Is there anything about e-commerce that's easy? Last night we had not one, but two calls that were discouraging about the difficulty of making everything work in e-commerce, at least in terms of predicting business, and it's beginning to dawn on me that competition and execution are being called into question by all who critique the fray.
The two companies I am talking about? Adobe (ADBE) and FedEx (FDX) . Now let me say at the outset that people who listened to both calls will be aghast that I lump in Adobe with FedEx. Adobe made some missteps in its customer experience management, especially from the mid-market portion of the business that stemmed from Marketo, the account-based marketing and analytics platform that it purchased a year ago. The company admitted that their bookings did not meet their expectations and their consulting services disappointed.
It was a small miss, but one that kept the company from raising its forecast, and instead you got an ever-so-slight trim. While Adobe is one of the cheapest of the large capitalization cloud kings, it still sports a 36x P/E ratio, and that's not maintainable if these bookings problems aren't addressed and fixed by the company's November 4 analyst meeting.
FedEx, on the other hand, was a total blow-up start to finish. A good part of it -- if not a great part -- is the inability of this great company to predict what's going to happen to trade because of the trade wars, with Fred Smith, the super-smart CEO, openly bemoaning how tariffs are slowing down the whole world given how interrelated international trade is right now. He calls out, for example, how Germany's weak BECAUSE China's weak. Fred's a trained economist so he knows the drill.
But the analysts believe the near billion dollar shortfall has more to do with poor execution than Smith and company will admit. There was open rebellion on the call, the type of criticism that you only do when you feel you have been totally bagged by management or because management's been suboptimal not just in its forecasting but in its execution.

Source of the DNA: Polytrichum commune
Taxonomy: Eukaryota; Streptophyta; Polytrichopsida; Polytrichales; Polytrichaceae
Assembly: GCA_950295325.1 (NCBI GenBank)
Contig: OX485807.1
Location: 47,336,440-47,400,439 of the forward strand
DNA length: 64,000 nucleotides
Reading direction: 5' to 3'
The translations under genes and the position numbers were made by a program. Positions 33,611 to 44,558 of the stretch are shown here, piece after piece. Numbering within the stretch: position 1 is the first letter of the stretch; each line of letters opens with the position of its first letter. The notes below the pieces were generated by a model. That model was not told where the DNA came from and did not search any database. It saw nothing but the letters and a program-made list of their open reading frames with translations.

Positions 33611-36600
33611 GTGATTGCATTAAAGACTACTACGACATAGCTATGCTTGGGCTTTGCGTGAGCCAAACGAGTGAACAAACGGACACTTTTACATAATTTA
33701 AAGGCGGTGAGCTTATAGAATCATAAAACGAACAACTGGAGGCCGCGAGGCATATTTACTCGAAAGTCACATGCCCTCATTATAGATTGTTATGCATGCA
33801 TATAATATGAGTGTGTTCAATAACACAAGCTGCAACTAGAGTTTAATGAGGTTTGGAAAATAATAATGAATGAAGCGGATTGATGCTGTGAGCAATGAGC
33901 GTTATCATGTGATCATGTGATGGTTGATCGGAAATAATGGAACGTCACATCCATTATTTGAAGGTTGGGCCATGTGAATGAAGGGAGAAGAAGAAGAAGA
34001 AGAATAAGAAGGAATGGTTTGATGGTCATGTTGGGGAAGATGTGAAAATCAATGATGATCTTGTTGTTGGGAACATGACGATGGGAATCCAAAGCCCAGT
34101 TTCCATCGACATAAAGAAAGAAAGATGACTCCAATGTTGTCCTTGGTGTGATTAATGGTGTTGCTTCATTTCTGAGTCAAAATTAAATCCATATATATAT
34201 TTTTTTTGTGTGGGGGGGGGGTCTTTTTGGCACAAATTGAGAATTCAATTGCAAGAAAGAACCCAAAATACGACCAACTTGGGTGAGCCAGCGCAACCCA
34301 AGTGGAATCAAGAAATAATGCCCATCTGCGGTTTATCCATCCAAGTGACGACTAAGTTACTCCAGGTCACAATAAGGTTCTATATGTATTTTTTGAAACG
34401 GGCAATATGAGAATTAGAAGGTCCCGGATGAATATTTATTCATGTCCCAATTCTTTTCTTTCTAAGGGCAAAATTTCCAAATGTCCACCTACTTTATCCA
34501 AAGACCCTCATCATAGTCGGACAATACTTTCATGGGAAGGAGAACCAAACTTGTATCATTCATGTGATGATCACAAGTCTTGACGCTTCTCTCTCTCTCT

I want to be more forgiving. I think that FedEx is in an impossible position. The competition, whether it be DHL, the post office, UPS (UPS) or Amazon (AMZN) , is constantly innovating. FedEx is trying to take all four on everywhere in every place and the expense to do that is mind-boggling. Plus, it dropped the last bit of its Amazon business, which turned out to be surprisingly profitable, but at a cost down the road given Amazon's asks, which seem huge. As Smith said "While the Amazon contracts represented only a small portion of our revenue, the nature of our business is such that near-term profits will be adversely affected since the last bit of volume has significant flow through to the bottom line."
That does come as a bit of a shock given that Amazon had been referenced on January 29 as less than 1.3% of total FedEx revenue.
The analyst fury seems to have to do with that surprise, the amount of capital expenditures that are needed, the higher expenses that are attributed to labor and the overall inability to integrate Europe to their satisfaction.
I come back to something different: I think the competition for e-commerce business, whether it be at Adobe or at FedEx, is just beyond intense.
For example, I wonder, as the excellent Goldman analyst, Heather Bellini did in her question on the Adobe call, if there isn't just too much competition in the Marketo end of marketing for Adobe. I would have asked, in a more impolitic way, is this Salesforce (CRM) gunning for that business after making a series of acquisitions? The two seem to be going hammer and tongs at each other now -- and that causes real problems for Adobe, and perhaps for Salesforce.com.
I feel FedEx might be having the same problems. These other opponents may be cherry picking the good stuff and leaving FedEx to deliver on lots that's not that profitable at the same time there is a macro slowdown. Both business to business and consumer are issues, the former because of a slowdown in the industrial economy, the latter because it's just too darned expensive to get it right.
No matter, I want to be more gentle about the misses here: It's not totally their the fault, in this case, it's competition in an ever-evolving e-commerce world that just makes it too darned hard right now to estimate how well you can do and how well you can execute. And it felled both Adobe and FedEx at the same time.